It's fronted by a grid of pinewood planks and panels, intended to resemble the structural framework of post-war suburban homes in Australia.
"We found the beauty of the incomplete housing-frame resonates with the fading memory of the audience, who are mostly local Australians with a very similar background," said the studio.
"They shared a lot of memories and experiences in the '60s and '70s – we believe this fascinating background offers the opportunity to curate a deeper level of retail experience through triggering one's memory of the everyday living in the past."
The studio sourced the timber from a nearby woodwork store in order to minimise customisation and construction costs, and draw upon the localised theme of the project.
The material is also meant to deliberately contrast the modern surroundings of Westfield Bondi Junction shopping mall.
"We had to be very careful and sensitive in the dimensions and spacing of each component," explained the studio.
"As most of the components are exposed, some sophisticated details used nowadays were not common in the generic domestic design in the '60s."
Glazed inserts in the facade offer glimpses into the store, which is divided into an entry foyer where products are displayed and two back-of-house areas for staff.
Each room has been completed with a carefully curated selection of materials, furnishings and objects that evoke classic households of the '60s and '70s.
At the centre of the foyer is a plastic laminate counter with stainless-steel edges. Faucet-style plastic knobs have been used as handles on the cupboard doors in a nod to the '70s interior design trends.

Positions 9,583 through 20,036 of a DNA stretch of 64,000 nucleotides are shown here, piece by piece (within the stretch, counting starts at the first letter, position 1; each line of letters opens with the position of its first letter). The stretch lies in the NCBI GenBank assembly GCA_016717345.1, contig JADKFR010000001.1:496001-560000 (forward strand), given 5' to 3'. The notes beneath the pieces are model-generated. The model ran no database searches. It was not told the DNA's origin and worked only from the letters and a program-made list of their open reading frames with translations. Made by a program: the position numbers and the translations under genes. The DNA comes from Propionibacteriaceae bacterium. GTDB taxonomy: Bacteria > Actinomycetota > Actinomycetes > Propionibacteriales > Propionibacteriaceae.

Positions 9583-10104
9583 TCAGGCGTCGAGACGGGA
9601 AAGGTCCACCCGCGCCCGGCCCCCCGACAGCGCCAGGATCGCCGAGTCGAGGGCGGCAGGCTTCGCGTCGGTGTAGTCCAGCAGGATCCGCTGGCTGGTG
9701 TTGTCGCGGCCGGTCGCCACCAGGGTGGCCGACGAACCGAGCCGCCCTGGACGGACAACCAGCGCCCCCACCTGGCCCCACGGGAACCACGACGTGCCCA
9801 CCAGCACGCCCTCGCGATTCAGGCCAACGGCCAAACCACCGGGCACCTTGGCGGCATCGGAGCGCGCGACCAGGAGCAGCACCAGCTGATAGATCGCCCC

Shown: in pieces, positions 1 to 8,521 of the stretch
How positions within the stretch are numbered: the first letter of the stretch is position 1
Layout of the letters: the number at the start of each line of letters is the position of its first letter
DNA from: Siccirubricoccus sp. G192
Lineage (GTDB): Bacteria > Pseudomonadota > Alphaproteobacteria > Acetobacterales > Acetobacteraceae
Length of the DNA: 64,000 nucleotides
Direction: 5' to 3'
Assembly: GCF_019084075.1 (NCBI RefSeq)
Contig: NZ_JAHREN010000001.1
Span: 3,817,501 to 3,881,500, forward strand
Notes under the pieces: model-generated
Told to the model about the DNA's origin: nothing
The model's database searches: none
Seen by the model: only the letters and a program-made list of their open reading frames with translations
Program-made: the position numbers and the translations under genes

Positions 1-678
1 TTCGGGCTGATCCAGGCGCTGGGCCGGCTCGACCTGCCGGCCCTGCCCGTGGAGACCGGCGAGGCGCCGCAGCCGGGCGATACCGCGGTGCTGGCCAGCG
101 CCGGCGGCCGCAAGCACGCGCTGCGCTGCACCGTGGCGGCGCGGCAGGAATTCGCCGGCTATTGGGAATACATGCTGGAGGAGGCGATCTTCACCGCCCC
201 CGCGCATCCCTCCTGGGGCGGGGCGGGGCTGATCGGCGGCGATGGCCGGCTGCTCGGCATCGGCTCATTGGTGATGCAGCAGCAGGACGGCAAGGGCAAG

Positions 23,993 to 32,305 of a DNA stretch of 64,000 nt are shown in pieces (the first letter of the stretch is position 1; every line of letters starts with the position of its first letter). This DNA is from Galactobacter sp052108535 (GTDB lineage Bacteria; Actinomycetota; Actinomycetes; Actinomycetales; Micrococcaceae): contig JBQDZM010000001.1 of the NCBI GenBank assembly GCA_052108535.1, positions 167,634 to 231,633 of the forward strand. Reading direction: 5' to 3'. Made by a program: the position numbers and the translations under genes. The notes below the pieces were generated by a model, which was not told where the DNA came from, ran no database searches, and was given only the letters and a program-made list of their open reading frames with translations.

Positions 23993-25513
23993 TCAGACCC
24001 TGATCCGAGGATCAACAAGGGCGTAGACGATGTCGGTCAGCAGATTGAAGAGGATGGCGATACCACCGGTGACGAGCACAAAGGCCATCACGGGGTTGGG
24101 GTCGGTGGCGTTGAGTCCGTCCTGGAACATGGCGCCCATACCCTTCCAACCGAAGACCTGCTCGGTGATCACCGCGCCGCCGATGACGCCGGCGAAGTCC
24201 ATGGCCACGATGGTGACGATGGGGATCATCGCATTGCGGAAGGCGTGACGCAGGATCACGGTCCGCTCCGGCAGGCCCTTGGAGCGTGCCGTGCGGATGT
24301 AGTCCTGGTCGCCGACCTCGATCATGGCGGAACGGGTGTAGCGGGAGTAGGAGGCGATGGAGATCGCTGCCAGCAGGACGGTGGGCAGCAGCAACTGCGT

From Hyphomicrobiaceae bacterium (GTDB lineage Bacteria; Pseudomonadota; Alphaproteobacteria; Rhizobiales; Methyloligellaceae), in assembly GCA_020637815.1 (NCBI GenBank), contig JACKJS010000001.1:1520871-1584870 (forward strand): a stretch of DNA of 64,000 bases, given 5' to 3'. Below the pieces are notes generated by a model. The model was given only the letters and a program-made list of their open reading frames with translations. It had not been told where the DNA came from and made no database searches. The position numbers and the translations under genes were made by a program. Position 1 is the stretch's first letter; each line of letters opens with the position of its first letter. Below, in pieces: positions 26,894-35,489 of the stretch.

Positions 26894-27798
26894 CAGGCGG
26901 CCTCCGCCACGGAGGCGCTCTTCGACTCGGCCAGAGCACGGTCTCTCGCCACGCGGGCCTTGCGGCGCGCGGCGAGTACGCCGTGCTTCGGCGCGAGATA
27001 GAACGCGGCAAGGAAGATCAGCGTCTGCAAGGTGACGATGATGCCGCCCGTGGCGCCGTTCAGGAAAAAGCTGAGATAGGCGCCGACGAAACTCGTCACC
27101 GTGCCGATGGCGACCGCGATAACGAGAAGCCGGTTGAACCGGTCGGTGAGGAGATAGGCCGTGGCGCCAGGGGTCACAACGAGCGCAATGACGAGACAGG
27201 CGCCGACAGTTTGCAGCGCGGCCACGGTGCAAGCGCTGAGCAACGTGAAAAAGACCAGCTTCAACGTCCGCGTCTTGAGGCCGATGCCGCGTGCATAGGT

Vintage sofas and lighting fixtures have been used to dress the space, while Venetian blinds close off an internal timber-framed room.
Marmoleum vinyl floors run throughout, complementing the warm hue of the exposed timber frame.
Purchasable ceramic coffee mugs are also hung on the wall, further enforcing the store's domestic feel, along with a handful of earth-toned vases.
The studio was also loosely influenced by 1958 French comedy film Mon Oncle, in which some of the lead characters reside in Villa Arpel – an uncomfortable suburban home that focuses on aesthetics rather than functionality.
"It questions the dedication to superficial and impractical aesthetics and electrical gadgets over the necessities of daily living," added the studio.
"The design [of the store] takes a similarly humorous, witty and contrasting approach to trigger questions and deeper thoughts through reiterating the common image of everyday domestic lives of the '60s."
Aesop has worked with Mlkk Studio on two other branches – one is located in Seoul and is decked out entirely in red brick, while the other in Taipei has a white-tile interior that's meant to match the materiality of the city's buildings.
All three have been shortlisted in this year's Dezeen Awards.